With Order 1000, FERC shows it’s willing to blow up uncompetitive structures, as with trustbusting under Teddy Roosevelt, and the more recent Bell breakup.
Transmission Rights Row
Fiber optic lines expose grid companies to class action lawsuits.
One of the trickiest issues confronting the electric transmission industry today is the controversy over who owns the transmission corridors that traverse the United States. Property owners are banding together and filing class-action lawsuits against utility companies they perceive as having usurped property rights without compensation.
This controversy arises from changes in technology, and the debate is being driven by certain misconceptions about the laws and policies affecting utility rights of way.
Utility companies supply electricity to residential, commercial and industrial customers throughout North America using transmission corridors that connect with vast distribution networks. The companies assembled these corridors years ago by negotiating easement agreements with millions of property owners that, in effect, granted them the right to conduct business on the owner’s property. To be more precise, these agreements were designed to entitle the electric company to transmit over, under, or through someone else’s fee ownership. Once the corridors were assembled, utilities incurred substantial costs to construct electrical lines and other necessary equipment and structures on the easements to enable them to transmit electric current from the points of generation to locations for distribution.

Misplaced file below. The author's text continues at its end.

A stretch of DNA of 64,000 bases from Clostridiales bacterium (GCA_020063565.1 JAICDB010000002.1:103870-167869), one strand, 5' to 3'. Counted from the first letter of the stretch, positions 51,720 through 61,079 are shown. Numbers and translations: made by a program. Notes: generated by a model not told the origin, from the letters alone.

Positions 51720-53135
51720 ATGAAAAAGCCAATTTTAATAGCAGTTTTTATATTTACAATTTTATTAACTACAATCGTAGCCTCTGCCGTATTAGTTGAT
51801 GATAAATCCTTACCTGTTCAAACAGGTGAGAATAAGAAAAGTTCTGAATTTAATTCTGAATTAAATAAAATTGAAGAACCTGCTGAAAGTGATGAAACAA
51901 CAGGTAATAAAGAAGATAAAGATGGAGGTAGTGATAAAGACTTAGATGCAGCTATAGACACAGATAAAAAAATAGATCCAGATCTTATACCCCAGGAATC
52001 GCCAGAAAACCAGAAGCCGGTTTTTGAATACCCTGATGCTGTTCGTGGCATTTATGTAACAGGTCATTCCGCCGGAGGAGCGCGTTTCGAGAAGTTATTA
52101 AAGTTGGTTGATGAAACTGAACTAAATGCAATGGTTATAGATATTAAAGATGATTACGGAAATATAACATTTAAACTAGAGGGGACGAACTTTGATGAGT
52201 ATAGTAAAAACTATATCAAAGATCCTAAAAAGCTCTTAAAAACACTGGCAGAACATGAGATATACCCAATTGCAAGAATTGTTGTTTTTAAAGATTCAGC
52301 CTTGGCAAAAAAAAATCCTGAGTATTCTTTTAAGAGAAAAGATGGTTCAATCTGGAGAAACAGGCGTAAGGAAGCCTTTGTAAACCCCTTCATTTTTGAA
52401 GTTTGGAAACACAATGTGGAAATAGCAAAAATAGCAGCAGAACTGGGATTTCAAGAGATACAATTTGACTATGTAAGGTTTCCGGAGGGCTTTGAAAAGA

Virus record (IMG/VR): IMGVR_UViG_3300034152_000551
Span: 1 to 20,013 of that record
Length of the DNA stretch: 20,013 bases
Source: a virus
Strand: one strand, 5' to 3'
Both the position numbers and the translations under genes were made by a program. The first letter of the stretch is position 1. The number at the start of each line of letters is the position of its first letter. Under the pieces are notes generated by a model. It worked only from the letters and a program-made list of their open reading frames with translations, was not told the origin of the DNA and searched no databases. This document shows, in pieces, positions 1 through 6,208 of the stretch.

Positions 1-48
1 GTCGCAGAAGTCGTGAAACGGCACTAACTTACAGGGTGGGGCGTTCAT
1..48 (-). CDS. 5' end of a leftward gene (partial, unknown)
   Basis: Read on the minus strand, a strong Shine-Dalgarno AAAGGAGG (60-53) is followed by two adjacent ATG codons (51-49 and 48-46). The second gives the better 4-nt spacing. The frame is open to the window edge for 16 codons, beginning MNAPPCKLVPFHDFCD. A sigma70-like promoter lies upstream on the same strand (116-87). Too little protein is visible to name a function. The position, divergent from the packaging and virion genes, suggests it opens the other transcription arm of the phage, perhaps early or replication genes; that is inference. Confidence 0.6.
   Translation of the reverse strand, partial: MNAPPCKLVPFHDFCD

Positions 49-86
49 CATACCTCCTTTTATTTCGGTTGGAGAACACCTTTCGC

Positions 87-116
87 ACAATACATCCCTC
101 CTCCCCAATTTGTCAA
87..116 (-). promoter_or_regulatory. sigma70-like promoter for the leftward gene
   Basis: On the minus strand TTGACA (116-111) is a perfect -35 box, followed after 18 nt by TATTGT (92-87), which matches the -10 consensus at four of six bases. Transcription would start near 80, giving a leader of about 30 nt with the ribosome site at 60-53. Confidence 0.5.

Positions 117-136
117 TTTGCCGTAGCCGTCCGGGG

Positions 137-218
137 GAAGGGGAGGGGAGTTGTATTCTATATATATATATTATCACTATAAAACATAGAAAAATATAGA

In addition to the transmission of electricity, the easements granted the companies the right to utilize the lines for internal communication. As technologies advanced, the utility companies replaced the original lines with fiber-optic cable that has a much higher capacity for transmission. As a result, the utility companies began to use the fiber for external communications or sold the excess capacity to third-party users such as telecommunication companies. This recent expansion of easement rights has become an increasingly controversial issue.
Transmission companies now face costly and time consuming litigation that could have severe economic impacts for both the companies and the consumers they serve. What is it that the utility companies failed to foresee when they acquired the easement agreements for transmission rights of way? The answer is technological advances and the development of fiber- optic communications.
Because the quantum leaps in communications technology were unimaginable when the original easement agreements were negotiated, utility companies never anticipated the capabilities that are available today. However, the same progress that has benefited consumers also has created a financial opportunity for industrious class-action attorneys, litigation experts, and those who granted the easements or their successors.
Misconceptions about the ownership of corridor rights represent a protracted nuisance and financial threat to the electric transmission industry. But easement holders are well positioned to defend themselves in lawsuits demanding compensation for using transmission corridors for communications networks.
Orzo and Spaghetti
The basis of the complaints by the property owners derives from their belief that commercial fiber optics go beyond the rights granted by them or their predecessors to the utility companies in the original easement agreements. By and large, the terms found in these easements significantly encumber the